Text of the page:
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Stat Med. 1991 Oct;10(10):1585-93.

Estimating the effect of the run-in on the power of the Physicians' Health Study.

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  • 1Channing Laboratory, Department of Medicine, Brigham and Women's Hospital, Brookline, MA 02146.


In the Physicians' Health Study, a randomized, placebo-controlled, double-blind trial of aspirin in the reduction of cardiovascular mortality and beta-carotene in decreasing cancer incidence, 33,223 subjects were eligible and willing to enter the trial. Instead of randomizing this group immediately, all participants received identical calendar packs that contained active aspirin and beta-carotene placebo. Following an 18-week run-in, only 22,071 subjects who remained eligible and willing and had taken at least 2/3 of their pills were randomized. We estimated the effect of the run-in as follows: pill taking compliance increased 20-41 per cent; sample size decreased 34 per cent; duration of follow-up decreased 7 per cent which resulted in a 7 per cent decrease in the expected event rate for the placebo group. To estimate these changes, we made assumptions about compliance and outcome risk for those excluded by the run-in. Our conclusion, however, about the net effect of the run-in on the power of the study remains constant across variations in a number of those assumptions. The power with the run-in, with 22,071 good compliers was typically higher, and never more than negligibly lower, than the power without the run-in, with 33,223 good and poor compliers. In addition, savings from enrolling 11,152 fewer subjects in the trial resulted from the use of the run-in.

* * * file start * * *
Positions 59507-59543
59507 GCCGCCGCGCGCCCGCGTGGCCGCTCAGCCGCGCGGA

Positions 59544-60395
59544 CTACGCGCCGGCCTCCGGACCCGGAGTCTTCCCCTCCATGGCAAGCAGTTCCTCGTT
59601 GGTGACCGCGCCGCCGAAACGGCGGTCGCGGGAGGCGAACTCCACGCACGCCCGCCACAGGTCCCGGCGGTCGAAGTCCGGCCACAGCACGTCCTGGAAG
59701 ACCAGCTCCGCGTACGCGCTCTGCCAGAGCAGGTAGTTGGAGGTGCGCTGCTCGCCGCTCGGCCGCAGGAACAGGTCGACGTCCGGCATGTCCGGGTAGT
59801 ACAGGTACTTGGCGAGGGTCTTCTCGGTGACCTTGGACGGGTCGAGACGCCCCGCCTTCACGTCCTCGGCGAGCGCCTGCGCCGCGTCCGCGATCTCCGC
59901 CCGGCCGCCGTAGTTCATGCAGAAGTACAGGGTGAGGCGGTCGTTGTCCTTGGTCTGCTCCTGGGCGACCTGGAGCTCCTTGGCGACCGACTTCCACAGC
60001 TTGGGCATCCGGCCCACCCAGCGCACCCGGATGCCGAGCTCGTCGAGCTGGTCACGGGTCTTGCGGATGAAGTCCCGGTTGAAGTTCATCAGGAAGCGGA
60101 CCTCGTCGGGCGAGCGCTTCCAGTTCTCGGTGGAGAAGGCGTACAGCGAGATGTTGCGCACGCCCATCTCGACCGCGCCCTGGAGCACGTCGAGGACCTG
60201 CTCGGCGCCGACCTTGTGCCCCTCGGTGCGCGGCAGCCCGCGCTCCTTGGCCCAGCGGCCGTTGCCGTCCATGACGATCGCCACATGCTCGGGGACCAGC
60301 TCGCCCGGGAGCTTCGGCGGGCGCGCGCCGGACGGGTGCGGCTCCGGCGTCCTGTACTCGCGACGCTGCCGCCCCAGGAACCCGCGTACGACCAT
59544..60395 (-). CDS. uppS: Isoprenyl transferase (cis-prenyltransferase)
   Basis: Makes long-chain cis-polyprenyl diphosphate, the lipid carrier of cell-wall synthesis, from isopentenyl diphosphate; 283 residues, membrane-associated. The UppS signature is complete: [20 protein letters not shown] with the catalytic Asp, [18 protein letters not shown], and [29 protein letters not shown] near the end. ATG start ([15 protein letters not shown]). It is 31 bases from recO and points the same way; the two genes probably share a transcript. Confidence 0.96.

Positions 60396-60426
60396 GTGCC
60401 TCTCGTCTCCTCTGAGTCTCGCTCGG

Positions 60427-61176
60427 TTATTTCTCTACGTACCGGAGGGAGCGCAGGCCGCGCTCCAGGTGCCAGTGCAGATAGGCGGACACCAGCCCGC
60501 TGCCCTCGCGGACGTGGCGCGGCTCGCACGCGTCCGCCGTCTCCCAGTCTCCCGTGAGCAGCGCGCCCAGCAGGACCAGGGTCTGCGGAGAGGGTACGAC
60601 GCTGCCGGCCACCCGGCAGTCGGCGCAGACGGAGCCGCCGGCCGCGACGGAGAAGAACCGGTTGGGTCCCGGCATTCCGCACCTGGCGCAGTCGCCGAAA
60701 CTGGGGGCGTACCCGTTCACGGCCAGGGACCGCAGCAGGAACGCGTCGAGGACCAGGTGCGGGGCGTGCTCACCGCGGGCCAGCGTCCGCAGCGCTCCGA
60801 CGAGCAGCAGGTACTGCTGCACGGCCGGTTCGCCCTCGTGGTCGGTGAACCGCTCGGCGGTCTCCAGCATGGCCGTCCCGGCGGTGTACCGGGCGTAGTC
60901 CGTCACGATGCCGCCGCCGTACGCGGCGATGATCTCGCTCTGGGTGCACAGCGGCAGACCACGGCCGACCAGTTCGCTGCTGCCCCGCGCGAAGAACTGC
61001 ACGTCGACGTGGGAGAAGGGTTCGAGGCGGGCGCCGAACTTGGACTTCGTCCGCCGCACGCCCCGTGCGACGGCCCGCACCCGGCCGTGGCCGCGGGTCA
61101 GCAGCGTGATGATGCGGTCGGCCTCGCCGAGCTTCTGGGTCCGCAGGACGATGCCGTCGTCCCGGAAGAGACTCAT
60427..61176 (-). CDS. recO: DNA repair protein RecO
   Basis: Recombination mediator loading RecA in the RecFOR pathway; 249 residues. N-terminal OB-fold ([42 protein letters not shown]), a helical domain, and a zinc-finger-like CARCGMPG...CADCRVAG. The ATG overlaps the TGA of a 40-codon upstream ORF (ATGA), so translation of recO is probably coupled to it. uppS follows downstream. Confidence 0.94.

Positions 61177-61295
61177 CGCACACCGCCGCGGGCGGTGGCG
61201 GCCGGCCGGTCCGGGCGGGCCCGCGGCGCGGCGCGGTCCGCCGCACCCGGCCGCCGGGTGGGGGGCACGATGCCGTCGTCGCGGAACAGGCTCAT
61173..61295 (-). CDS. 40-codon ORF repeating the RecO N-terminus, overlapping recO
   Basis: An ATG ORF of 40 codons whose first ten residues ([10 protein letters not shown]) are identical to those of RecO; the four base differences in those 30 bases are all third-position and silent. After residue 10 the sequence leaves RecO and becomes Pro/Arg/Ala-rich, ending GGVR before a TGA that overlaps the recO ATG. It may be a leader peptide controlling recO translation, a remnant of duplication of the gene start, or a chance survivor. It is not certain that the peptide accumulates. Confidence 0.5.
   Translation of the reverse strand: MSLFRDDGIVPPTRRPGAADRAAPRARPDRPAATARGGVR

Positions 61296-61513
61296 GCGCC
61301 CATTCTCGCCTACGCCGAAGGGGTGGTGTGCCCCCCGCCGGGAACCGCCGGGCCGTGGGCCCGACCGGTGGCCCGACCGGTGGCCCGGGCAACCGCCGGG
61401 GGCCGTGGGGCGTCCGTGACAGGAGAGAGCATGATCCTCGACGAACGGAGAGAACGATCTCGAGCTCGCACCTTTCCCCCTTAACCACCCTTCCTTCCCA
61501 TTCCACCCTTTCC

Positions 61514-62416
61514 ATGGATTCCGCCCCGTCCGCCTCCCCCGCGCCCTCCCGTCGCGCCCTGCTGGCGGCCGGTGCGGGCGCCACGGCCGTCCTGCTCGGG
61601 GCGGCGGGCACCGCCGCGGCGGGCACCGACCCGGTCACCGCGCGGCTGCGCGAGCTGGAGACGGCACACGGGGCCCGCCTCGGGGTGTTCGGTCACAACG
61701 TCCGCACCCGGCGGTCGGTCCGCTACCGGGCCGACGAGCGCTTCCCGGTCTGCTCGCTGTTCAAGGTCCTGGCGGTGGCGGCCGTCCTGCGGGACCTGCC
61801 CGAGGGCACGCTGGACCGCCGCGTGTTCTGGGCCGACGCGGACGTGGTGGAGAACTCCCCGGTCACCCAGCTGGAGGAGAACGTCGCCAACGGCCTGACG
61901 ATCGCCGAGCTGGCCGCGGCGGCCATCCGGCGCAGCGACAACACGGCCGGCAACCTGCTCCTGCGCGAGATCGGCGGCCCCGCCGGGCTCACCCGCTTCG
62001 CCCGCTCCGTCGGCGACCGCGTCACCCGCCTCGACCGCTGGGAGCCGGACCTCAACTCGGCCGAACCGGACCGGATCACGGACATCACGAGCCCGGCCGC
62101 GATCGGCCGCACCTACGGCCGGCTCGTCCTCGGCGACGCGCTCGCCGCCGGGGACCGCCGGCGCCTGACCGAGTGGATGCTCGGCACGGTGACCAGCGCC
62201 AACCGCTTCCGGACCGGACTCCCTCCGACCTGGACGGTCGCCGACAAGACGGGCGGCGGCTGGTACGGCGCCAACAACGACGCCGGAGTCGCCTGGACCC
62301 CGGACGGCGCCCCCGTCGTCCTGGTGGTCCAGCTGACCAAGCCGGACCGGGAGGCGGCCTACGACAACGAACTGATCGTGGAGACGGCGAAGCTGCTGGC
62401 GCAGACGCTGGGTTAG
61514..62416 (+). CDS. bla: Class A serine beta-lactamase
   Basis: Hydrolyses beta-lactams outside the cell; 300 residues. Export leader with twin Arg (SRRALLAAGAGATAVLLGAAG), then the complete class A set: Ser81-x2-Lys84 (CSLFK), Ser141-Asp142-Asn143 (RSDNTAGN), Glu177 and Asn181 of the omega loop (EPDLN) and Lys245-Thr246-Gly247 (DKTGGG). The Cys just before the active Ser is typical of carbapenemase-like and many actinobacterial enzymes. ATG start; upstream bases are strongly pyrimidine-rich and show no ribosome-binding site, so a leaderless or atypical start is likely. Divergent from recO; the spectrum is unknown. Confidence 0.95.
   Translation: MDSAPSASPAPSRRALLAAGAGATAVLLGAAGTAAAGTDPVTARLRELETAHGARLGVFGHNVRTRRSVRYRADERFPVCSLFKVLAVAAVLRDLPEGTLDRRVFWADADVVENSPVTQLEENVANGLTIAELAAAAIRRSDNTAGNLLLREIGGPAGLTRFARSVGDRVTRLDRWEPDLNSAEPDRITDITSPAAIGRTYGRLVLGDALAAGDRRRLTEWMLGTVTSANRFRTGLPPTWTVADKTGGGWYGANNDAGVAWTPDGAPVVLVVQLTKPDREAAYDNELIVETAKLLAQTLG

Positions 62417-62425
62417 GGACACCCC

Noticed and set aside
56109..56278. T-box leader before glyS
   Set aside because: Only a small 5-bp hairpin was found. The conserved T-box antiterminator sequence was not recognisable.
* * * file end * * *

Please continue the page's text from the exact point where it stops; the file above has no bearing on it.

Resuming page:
[PubMed - indexed for MEDLINE]
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